The Anthrobscene is now out and available as a short e-book in the new University of Minnesota Press series Forerunners. The short book (77 pp) extends on the notion of the deep time of the media (Zielinski) to talk of the geological and electronic waste layers that characterise media technological materiality. It consists of four short sections
1. And the Earth Screamed, Alive
2. An Ecology of Deep Time
3. A Media History of Matter: From Scrap Metal to Zombie Media
4. Conclusion: Cultural Techniques of Material Media
The sections outline the idea of materialities of media in the context of the Anthropocene – the suggested and widely discussed term for the geological period where the human being has had such a significant effect on the planet to merit a new periodization. But the idea is to extend this to emphasise the obscenities of the environmental damage that works across natural, social and media ecology.
The Anthrobscene is a preview or if you prefer, a single, of the forthcoming longer book A Geology of Media (out next Spring).
The book is one of three that kickstarts the new Forerunners series, “a thought-in-process series of breakthrough digital works written between fresh ideas and finished books” and characterized as “gray literature publishing: where intense thinking, change, and speculation happens in scholarship.” The series is edited at the University of Minnesota Press by Danielle Kasprzak.
The Anthrobscene is available for download directly on the UMP website as well as in your “local” Amazon (Kindle and the slightly more expensive print on demand paperback) and gradually in other e-book stores too, including now already on Barnes & Noble & Kobo. The Amazon-page has a preview of the content.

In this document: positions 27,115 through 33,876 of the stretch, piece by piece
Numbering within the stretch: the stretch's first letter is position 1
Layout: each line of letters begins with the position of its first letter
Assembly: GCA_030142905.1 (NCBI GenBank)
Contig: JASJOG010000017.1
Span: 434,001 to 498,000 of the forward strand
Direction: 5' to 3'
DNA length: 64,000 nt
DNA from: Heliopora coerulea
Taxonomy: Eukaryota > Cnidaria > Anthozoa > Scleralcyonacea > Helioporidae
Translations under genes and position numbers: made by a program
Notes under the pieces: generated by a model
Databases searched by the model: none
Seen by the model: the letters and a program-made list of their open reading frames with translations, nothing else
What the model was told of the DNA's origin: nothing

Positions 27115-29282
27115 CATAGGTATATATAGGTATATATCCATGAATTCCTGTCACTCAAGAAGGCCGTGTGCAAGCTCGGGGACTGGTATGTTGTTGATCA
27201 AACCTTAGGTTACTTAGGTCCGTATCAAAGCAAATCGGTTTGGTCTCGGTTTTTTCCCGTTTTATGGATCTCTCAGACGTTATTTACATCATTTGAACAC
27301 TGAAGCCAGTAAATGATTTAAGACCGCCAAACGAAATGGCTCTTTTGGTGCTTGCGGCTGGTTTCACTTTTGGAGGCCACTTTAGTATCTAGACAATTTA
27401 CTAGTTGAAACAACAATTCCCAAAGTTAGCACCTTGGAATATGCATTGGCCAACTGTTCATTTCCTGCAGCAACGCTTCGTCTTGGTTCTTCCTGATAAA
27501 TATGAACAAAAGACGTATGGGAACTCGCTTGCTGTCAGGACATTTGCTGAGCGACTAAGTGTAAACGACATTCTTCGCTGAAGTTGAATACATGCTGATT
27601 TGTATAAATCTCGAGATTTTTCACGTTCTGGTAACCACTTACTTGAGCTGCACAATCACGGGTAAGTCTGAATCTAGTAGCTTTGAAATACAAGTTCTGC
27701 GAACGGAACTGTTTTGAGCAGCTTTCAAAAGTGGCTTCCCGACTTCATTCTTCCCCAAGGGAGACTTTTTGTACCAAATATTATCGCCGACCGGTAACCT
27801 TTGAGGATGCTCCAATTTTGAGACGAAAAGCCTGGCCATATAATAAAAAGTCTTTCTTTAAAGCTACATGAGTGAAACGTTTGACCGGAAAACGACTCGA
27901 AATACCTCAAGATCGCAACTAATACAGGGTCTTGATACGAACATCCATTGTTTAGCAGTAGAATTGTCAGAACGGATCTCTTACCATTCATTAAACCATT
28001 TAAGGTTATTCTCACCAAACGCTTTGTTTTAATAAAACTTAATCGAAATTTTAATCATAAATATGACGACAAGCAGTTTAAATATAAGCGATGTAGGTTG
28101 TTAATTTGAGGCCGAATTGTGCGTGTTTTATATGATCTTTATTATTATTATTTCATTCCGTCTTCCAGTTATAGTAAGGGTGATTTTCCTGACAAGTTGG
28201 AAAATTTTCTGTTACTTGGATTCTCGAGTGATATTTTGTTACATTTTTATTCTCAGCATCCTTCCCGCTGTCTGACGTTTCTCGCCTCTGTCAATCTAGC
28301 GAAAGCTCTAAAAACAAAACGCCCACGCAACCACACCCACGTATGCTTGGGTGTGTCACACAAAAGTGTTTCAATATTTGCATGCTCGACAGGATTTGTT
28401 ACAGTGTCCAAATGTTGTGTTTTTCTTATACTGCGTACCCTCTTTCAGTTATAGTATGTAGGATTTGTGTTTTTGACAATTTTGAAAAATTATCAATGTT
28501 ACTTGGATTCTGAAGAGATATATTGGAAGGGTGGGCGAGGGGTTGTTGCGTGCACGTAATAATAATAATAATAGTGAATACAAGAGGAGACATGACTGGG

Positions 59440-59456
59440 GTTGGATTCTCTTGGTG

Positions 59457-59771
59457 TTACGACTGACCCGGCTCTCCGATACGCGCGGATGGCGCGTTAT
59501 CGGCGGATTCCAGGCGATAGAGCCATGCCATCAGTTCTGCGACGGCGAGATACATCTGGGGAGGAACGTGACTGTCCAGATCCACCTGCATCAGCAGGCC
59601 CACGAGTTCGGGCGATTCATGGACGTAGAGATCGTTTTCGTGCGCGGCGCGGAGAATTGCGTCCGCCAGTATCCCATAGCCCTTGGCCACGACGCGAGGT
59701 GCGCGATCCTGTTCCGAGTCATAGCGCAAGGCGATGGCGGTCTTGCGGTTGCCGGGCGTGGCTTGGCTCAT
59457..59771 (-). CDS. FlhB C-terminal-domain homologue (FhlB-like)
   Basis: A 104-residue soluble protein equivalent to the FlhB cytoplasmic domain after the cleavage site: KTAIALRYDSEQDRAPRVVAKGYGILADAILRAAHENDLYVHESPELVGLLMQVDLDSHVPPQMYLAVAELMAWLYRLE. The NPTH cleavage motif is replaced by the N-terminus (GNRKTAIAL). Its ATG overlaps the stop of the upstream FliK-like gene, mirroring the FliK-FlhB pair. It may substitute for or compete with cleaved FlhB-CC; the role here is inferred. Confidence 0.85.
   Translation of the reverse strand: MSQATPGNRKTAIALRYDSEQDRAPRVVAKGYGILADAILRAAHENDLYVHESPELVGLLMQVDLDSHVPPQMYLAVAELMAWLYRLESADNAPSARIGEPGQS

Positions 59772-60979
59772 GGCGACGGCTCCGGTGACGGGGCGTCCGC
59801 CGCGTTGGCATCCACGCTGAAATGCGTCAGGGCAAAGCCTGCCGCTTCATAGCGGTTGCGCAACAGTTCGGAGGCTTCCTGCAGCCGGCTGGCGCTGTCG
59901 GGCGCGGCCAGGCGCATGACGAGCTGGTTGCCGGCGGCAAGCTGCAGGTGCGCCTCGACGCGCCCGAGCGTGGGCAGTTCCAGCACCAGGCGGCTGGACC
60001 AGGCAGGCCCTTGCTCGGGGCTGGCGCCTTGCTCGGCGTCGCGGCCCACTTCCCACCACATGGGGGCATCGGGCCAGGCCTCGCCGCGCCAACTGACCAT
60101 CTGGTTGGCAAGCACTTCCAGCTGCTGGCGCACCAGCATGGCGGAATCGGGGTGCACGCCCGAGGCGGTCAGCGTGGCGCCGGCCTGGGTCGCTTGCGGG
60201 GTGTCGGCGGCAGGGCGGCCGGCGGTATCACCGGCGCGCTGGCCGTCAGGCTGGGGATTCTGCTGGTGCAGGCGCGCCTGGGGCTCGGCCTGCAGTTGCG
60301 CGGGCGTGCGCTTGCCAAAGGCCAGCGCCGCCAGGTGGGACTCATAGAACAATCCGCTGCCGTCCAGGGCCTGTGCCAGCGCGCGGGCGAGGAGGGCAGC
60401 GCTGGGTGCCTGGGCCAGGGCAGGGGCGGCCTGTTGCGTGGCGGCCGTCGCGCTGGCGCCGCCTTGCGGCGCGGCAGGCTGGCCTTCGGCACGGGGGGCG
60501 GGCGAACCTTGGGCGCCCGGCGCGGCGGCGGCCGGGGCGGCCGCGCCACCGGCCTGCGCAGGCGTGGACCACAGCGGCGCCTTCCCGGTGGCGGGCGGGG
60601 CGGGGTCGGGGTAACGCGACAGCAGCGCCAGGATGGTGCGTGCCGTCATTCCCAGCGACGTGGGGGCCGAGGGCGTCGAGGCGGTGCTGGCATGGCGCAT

Here’s a nice short write-up of the Computing the City-event that took place at the Leuphana University in Germany in July. The various papers addressed several analytical, historical and ethical aspects of ubiquitous computing in the context of smart cities. We will be continuing on similar themes in one of the panels we (Winchester School of Art) curated for the forthcoming transmediale-festival.
The clip here is in Finnish but worthwhile a look. It features the scratch-it poetry table designed by the artist group IC-98 for the Frankfurt book fair. Muistikirjoituksia – Recollected Writings is a site-specific installation where Finnish contemporary poetry can be unfolded in ways that hark back to earlier days. In the short clip, one of the members of IC-98 Patrik Söderlund tells how this is a way to approach digital literature – or perhaps we should call this installation more accurately post-digital in the way Florian Cramer defines the term referring to uses where it dismisses “the idea of digital processing as the sole universal all-purpose form of information processing. Muistikirjoituksia frames materiality and pre-modern site-specific forms of engaging with literature in the public. Söderlund challenges us to think of new literature not only in the short time span of new digital technologies but asks to consider literature in a thousand year horizon.
More on IC-98-group here.
(I am personally excited to see Patrik Söderlund’s name pop up as he was the designer of the cover of my first book, Koneoppi. He also designed the covers of the Eetos-publication series we started in 2004.)